While in contract negotiation, the payment method and payment terms must be speciﬁed and agreed upon. There are various factors that will inﬂuence the methods of payment and payment terms, including:
- Location of the importer
- The supplier
- Previous business relationships of the two parties
Mutual assessment of the risks involved in the transaction will inﬂuence the method of payment and payment terms. The importer runs the risk of paying for goods that are not received, or that are not received as ordered, and the exporter risks shipping goods but not receiving payment.
To be effective, the agreement must balance these risks and satisfy both sides so that the deal is worth undertaking. When and how payment must be made for goods and/or services is a matter of negotiation, and are part of the terms and conditions of the contract.
The purchasing company will normally want to defer payment and secure the longest possible time between the date when products are received and the date funds are transferred. During this time, the importer can verify the quality of the shipment, evaluate product performance and minimize the risk of fraud. The importer might even wish to save on ﬁnancing costs by selling the goods before paying for them.
On the other hand, the exporter will want to be paid as quickly as possible, even to the extent of receiving payment before shipping the ordered goods. As the payment objectives of the importer and exporter pull in opposite directions, the payment terms agreed upon in a contract often reﬂect the relative strengths of the two parties.
What are my options for payment methods?
There are different methods of arranging payment that are available to an exporter. These include:
- Cash in advance or prepayment
- Documentary letter of credit
- Documentary collection
- Open account
In addition, consignment—while not a payment method—is another way of structuring a transaction between the importer and exporter. In a consignment deal, the exporter retains the title to—or ownership of—a shipment of goods, using the importer as an agent to sell those goods. The importer then remits the proceeds after selling the goods to a foreign customer. If the goods are not sold, the agent will return them to the exporter.
With respect to services, when there are no goods to serve as collateral, often only the simplest payment terms are used, such as open account and cash in advance or prepayment. Therefore, service providers tend to break their work into smaller tasks/objectives with more frequent payments to minimize the exposure associated with non-payment. In some instances, service providers could insist on a letter of credit for payment provided that the importer and exporter can agree on documentary evidence from the work performed that would suffice for the release of payment.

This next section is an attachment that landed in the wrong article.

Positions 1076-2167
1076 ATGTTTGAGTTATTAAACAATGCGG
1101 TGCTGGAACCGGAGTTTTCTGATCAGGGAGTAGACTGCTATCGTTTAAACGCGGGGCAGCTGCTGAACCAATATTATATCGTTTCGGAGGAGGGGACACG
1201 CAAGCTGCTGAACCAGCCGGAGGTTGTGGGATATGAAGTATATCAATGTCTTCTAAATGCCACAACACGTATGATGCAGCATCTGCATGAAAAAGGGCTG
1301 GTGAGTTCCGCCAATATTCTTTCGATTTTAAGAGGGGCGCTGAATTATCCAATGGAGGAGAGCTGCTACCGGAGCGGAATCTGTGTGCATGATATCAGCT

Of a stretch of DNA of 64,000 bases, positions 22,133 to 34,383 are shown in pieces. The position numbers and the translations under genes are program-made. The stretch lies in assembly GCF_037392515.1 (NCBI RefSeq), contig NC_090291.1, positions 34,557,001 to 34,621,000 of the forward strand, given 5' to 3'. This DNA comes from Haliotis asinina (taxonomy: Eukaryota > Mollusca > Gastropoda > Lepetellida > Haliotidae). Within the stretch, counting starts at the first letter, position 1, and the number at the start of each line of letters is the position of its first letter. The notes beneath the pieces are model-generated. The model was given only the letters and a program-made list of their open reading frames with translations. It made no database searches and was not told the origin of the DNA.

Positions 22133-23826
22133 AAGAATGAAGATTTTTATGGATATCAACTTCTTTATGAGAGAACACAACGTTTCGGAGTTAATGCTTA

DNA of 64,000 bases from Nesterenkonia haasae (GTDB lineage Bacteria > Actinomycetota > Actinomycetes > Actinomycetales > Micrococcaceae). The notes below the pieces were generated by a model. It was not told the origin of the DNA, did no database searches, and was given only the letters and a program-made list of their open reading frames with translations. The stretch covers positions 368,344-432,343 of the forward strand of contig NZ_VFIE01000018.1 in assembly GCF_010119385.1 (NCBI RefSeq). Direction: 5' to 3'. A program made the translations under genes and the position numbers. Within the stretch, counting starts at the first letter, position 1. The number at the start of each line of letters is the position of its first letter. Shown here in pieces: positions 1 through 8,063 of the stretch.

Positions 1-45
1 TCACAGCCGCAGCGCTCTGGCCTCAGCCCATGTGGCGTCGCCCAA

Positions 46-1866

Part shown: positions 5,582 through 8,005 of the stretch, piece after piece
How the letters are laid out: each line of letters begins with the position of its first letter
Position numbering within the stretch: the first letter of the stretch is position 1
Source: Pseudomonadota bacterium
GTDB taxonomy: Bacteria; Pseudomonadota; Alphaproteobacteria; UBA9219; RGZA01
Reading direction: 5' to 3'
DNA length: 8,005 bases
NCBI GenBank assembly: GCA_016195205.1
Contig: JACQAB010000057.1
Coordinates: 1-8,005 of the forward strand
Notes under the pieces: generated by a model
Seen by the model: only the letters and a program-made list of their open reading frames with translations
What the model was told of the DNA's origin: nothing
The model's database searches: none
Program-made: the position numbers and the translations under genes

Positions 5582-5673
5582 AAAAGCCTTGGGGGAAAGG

Developing your schedule of payments
When an exporter and importer are negotiating a contract that is spread over a period of time, parties tend to outline a schedule of payments that deﬁnes the dates at which payments are made from the importer to the exporter. When contract duration is long (e.g. 12 months or more), a schedule of payment is based on various milestones that will be reached during the contract.
Milestone-based contracts are much easier to control and payments are based on achieved results. The success of such contracts lies in the wisdom of deﬁning the milestones, which should be justiﬁed to both client as well as contractor. In this way, the percentage of the contract that has been completed can be evaluated and the payment that is due can be assessed. In addition, scheduled payments can either be parameterised or customized.
What is a parameterised schedule?
A parameterised schedule is generated based on a set of rules and market conventions to deﬁne the frequencies of the payments. These parameters include:
- Payment frequency: Annually, semi-annually, quarterly, monthly, weekly, daily, continuous
- Payment day: The day of the month on which the payment is made
- Date rolling: The rule used to adjust the payment date if the schedule date is not a business day
- Start date: The date of the ﬁrst payment
- End date: The date of the last payment, also known as the maturity date
What is a customized schedule?
A customized schedule consists of a series of dates that deﬁne exactly when payments will be made and is tailored to the expected progress of the contract over its duration.
The following image shows a sample of a schedule of payment.